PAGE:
In Major Step, House Committee Sides With Chatham Over Monomoy Boundary Dispute

WASHINGTON – The Town of Chatham’s efforts to resolve the Monomoy National Wildlife Refuge boundary dispute through legislation took a major step forward this week.

The U.S. House of Representatives Committee on Natural Resources approved a bill that would recognize the previous western boundary of the refuge. It now goes before the full House for review.

The U.S. Fish and Wildlife Service took control of over 3,000 acres of submerged land and waters as part of a new 15-year management plan that was approved last year. The area had previously been under state and town jurisdiction for more than 70 years and is used for fishing and recreation.

“Since 1944 all parties, including the Fish and Wildlife Service, recognized the western boundary of the Refuge as the mean low water line. Since that time the Commonwealth and the Town have exclusively and effectively managed the open waters and submerged lands west of Monomoy Island to the benefit of the environment, public, and Refuge,” said Chatham Selectman Jeffrey Dykens.

“All the legislation does is restore the status quo that was recognized for more than 70 years.

The legislation was introduced by Massachusetts 9th District Congressman William Keating (D-Bourne). If it passes the House, it would then move on to the Senate.

“Today was a great day for our hard working men and women who make a living harvesting shellfish and finfish in the waters west of Monomoy,” said Chatham Selectman Shareen Davis.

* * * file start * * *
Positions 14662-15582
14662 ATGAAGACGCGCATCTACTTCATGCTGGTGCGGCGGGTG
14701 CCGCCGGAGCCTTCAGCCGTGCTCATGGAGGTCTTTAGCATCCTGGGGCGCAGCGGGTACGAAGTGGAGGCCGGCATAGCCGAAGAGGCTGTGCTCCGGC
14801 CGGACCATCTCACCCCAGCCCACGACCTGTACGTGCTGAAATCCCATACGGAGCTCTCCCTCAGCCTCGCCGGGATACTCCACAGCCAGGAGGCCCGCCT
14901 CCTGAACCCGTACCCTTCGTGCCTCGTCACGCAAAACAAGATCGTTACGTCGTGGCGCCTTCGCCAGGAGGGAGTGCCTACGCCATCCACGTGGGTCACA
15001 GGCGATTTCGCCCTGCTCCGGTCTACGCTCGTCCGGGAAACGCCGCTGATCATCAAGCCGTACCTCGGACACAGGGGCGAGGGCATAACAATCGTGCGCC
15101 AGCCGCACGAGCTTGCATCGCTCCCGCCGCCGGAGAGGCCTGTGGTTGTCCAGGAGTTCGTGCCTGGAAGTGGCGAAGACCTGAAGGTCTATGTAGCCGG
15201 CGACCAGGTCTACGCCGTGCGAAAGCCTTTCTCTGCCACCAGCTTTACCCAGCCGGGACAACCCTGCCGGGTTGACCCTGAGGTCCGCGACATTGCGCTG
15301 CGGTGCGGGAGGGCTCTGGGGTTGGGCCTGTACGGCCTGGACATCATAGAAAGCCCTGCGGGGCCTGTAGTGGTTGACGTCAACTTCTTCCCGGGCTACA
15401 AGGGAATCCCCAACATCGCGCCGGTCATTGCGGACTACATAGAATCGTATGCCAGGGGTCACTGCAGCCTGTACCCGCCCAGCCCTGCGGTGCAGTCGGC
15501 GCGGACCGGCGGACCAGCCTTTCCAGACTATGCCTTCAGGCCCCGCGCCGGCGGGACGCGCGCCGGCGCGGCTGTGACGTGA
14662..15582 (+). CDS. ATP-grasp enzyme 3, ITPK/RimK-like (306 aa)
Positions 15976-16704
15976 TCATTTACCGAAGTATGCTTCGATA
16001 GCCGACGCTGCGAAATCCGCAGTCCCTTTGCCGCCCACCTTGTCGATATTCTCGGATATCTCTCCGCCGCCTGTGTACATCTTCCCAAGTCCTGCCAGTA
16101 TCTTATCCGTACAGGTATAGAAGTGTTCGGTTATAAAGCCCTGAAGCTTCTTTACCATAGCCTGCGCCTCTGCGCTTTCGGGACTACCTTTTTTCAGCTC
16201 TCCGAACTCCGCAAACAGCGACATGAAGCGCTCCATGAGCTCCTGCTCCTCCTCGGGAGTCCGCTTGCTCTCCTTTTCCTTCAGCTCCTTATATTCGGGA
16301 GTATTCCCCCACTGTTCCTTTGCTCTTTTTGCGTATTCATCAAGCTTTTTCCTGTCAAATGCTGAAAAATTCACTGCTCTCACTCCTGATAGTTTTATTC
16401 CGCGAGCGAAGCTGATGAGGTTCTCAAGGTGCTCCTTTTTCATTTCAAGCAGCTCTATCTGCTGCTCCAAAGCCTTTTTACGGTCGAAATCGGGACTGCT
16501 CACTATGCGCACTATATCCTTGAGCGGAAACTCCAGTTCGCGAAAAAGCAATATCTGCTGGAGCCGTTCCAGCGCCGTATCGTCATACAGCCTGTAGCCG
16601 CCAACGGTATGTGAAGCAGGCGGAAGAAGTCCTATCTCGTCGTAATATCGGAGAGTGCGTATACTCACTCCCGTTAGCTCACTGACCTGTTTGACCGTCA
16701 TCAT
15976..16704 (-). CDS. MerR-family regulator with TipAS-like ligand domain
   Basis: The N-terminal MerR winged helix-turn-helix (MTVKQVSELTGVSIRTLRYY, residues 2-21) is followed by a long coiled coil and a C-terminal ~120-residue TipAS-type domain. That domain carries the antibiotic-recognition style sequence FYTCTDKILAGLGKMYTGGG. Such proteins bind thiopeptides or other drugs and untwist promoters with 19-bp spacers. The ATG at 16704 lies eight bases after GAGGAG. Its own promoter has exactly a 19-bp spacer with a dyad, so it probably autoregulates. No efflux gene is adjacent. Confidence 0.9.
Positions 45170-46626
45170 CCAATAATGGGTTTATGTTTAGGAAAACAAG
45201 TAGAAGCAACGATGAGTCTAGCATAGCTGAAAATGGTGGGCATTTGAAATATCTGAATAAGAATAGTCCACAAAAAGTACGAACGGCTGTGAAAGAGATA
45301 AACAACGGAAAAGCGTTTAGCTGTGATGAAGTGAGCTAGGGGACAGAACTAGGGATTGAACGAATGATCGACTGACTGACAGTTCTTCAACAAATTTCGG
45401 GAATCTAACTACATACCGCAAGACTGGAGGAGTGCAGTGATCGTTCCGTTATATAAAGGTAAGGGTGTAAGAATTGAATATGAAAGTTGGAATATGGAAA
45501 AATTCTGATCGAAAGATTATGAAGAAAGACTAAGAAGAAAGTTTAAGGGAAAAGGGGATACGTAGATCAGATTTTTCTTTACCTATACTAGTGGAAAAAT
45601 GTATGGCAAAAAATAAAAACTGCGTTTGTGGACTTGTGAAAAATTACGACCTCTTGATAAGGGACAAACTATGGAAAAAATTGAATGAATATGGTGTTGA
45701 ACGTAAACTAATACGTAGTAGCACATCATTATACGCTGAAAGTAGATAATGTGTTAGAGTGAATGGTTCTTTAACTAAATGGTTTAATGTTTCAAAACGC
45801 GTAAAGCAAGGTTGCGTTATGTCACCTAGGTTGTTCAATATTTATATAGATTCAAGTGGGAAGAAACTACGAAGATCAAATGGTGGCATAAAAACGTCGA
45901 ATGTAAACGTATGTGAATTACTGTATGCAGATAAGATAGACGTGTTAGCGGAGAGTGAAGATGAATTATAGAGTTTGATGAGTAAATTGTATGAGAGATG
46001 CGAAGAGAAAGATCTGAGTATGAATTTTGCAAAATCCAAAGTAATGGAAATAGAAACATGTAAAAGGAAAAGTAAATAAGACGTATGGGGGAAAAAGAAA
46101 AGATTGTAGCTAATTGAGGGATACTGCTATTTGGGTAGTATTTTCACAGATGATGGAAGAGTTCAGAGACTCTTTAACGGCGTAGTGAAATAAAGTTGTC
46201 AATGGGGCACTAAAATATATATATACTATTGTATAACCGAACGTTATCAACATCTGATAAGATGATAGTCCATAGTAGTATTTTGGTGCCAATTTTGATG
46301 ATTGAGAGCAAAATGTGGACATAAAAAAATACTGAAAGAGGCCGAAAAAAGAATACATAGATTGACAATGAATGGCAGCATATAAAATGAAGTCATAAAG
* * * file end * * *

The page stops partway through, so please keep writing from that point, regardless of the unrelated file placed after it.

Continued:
“We want to thank Chairman of the Natural Resources Committee Rep. Rob Bishop (R-UT) for his support and assistance.”

In addition to a legislative path, Chatham is also pursuing a potential agreement with the Fish and Wildlife Service to resolve the issue.

In the meantime, Attorney General Maura Healey’s office continues to look into the possibility of suing the federal government over the matter. The Baker Administration has also signaled support for Chatham in the dispute.

“We want to especially thank Governor Charlie Baker and his Secretary of Energy and Environmental Affairs Matthew Beaton who worked to ensure bipartisan support for the bill. We are also indebted to Congressman Keating for introducing the legislation,” said Town Manager Jill Goldsmith.

“We look forward to working with Senators Markey and Warren to ensure the Senate approves the bill so it can be sent for President Trump for signature,” Goldsmith added.

Town officials also thanked State Rep. Sarah Peake (D-Provincetown) for her support. Peake traveled to Washington with town representatives as part of the pitch to administration officials and federal legislators.

Town officials have made multiple trips to Washington in recent months to lobby federal representatives over the dispute.

The bill, the town says, would eliminate the need to sue the federal government over the boundary. 

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